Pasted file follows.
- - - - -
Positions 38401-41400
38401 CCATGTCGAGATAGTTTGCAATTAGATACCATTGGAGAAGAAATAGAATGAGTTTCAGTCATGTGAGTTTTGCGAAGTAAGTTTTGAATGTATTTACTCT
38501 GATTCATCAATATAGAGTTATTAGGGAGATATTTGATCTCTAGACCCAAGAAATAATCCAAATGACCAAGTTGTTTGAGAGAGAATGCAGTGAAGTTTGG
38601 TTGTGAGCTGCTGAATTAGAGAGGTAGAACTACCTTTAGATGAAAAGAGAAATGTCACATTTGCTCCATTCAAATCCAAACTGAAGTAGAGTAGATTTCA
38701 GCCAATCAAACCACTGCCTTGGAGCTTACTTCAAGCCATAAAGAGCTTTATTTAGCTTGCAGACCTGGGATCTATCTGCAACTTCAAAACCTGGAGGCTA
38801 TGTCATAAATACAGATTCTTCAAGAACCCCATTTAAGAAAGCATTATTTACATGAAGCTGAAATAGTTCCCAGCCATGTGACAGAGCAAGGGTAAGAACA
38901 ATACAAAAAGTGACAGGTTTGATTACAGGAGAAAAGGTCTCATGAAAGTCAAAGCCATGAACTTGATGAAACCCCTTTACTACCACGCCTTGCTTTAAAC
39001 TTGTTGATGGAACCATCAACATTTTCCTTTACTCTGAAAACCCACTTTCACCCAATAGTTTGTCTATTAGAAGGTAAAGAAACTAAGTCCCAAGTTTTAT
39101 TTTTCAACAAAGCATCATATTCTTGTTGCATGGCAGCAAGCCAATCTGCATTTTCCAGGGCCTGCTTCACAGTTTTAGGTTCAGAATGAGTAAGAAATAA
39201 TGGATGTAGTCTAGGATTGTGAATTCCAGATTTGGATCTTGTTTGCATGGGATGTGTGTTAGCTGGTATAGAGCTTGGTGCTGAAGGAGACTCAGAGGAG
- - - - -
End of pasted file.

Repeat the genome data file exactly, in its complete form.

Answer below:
Positions 38401-41400
38401 CCATGTCGAGATAGTTTGCAATTAGATACCATTGGAGAAGAAATAGAATGAGTTTCAGTCATGTGAGTTTTGCGAAGTAAGTTTTGAATGTATTTACTCT
38501 GATTCATCAATATAGAGTTATTAGGGAGATATTTGATCTCTAGACCCAAGAAATAATCCAAATGACCAAGTTGTTTGAGAGAGAATGCAGTGAAGTTTGG
38601 TTGTGAGCTGCTGAATTAGAGAGGTAGAACTACCTTTAGATGAAAAGAGAAATGTCACATTTGCTCCATTCAAATCCAAACTGAAGTAGAGTAGATTTCA
38701 GCCAATCAAACCACTGCCTTGGAGCTTACTTCAAGCCATAAAGAGCTTTATTTAGCTTGCAGACCTGGGATCTATCTGCAACTTCAAAACCTGGAGGCTA
38801 TGTCATAAATACAGATTCTTCAAGAACCCCATTTAAGAAAGCATTATTTACATGAAGCTGAAATAGTTCCCAGCCATGTGACAGAGCAAGGGTAAGAACA
38901 ATACAAAAAGTGACAGGTTTGATTACAGGAGAAAAGGTCTCATGAAAGTCAAAGCCATGAACTTGATGAAACCCCTTTACTACCACGCCTTGCTTTAAAC
39001 TTGTTGATGGAACCATCAACATTTTCCTTTACTCTGAAAACCCACTTTCACCCAATAGTTTGTCTATTAGAAGGTAAAGAAACTAAGTCCCAAGTTTTAT
39101 TTTTCAACAAAGCATCATATTCTTGTTGCATGGCAGCAAGCCAATCTGCATTTTCCAGGGCCTGCTTCACAGTTTTAGGTTCAGAATGAGTAAGAAATAA
39201 TGGATGTAGTCTAGGATTGTGAATTCCAGATTTGGATCTTGTTTGCATGGGATGTGTGTTAGCTGGTATAGAGCTTGGTGCTGAAGGAGACTCAGAGGAG